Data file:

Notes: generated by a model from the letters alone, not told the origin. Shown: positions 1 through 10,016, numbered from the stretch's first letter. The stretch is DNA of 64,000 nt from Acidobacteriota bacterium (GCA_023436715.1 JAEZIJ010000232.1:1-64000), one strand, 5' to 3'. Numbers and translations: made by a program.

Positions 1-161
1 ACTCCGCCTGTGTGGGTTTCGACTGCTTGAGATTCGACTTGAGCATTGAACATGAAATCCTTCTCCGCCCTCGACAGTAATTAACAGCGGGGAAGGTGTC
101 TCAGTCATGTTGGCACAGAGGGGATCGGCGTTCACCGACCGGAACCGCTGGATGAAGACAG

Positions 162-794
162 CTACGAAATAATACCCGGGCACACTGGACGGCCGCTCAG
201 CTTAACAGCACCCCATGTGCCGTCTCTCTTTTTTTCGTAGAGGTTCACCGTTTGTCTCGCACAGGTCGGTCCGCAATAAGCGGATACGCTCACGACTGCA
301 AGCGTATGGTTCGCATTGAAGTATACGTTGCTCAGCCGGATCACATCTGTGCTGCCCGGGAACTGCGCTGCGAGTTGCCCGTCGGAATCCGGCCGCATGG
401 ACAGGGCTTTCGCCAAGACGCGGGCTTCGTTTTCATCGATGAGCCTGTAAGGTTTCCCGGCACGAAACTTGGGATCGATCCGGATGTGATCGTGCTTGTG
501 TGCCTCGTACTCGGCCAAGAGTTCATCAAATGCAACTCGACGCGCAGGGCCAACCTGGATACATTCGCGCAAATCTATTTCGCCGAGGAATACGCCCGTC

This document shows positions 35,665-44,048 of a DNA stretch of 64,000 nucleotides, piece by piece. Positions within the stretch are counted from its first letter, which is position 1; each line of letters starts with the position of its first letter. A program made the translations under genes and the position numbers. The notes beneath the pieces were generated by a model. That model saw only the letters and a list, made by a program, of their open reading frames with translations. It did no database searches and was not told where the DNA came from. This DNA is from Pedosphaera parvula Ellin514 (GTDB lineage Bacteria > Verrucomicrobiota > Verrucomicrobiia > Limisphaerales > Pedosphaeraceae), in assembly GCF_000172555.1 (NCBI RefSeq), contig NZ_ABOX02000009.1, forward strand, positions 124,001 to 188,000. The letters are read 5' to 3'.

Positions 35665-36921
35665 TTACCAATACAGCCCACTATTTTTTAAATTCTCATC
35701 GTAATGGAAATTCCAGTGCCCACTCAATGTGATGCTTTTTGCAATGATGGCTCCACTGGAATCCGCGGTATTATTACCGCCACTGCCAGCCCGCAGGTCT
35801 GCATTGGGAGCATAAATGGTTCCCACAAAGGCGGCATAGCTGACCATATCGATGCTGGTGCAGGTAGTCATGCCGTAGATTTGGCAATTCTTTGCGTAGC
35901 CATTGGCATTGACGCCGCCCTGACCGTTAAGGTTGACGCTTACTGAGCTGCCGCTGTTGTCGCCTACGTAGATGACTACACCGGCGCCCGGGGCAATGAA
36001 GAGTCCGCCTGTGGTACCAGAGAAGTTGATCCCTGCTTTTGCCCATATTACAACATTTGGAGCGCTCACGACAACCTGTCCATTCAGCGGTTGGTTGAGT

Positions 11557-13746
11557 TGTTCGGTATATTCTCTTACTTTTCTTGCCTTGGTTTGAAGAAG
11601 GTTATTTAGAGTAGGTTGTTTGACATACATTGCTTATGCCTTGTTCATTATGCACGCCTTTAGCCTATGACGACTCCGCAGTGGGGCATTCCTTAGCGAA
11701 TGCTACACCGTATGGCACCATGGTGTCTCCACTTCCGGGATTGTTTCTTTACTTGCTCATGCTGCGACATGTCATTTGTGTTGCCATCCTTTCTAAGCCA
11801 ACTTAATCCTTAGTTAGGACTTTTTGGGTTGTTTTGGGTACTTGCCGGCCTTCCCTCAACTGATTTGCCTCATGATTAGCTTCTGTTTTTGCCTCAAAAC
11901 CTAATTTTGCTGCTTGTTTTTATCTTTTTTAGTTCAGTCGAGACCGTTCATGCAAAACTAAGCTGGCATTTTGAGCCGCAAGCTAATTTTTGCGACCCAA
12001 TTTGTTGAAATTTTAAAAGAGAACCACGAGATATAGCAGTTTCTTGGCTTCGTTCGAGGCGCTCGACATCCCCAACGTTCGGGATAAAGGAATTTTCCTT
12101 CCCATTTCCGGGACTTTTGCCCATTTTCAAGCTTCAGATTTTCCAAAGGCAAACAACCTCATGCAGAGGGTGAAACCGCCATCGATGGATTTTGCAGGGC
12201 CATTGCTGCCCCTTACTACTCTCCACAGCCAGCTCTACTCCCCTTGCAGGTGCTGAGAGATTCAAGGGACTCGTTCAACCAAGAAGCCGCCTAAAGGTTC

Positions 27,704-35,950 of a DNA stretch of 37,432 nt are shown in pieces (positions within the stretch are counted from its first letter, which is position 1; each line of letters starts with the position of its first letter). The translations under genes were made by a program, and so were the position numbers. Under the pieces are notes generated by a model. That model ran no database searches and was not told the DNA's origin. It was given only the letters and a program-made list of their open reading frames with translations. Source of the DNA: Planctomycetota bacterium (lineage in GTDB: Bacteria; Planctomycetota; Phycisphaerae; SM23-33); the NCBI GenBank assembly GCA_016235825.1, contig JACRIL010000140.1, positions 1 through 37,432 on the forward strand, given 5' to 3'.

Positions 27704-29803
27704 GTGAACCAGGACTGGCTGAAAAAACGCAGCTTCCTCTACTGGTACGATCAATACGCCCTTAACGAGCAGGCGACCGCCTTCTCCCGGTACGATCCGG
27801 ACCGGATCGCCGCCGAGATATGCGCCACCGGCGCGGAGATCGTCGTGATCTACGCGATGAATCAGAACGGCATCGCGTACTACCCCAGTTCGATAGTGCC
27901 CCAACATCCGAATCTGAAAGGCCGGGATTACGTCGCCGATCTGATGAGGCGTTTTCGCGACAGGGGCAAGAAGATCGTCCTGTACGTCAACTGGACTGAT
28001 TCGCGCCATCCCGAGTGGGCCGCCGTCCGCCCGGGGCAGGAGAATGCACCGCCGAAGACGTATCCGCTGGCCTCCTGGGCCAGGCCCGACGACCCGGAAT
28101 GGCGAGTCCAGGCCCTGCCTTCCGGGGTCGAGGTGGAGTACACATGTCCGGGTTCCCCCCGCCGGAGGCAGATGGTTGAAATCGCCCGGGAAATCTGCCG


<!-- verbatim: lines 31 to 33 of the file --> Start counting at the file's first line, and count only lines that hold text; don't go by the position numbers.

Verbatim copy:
27901 CCAACATCCGAATCTGAAAGGCCGGGATTACGTCGCCGATCTGATGAGGCGTTTTCGCGACAGGGGCAAGAAGATCGTCCTGTACGTCAACTGGACTGAT
28001 TCGCGCCATCCCGAGTGGGCCGCCGTCCGCCCGGGGCAGGAGAATGCACCGCCGAAGACGTATCCGCTGGCCTCCTGGGCCAGGCCCGACGACCCGGAAT
28101 GGCGAGTCCAGGCCCTGCCTTCCGGGGTCGAGGTGGAGTACACATGTCCGGGTTCCCCCCGCCGGAGGCAGATGGTTGAAATCGCCCGGGAAATCTGCCG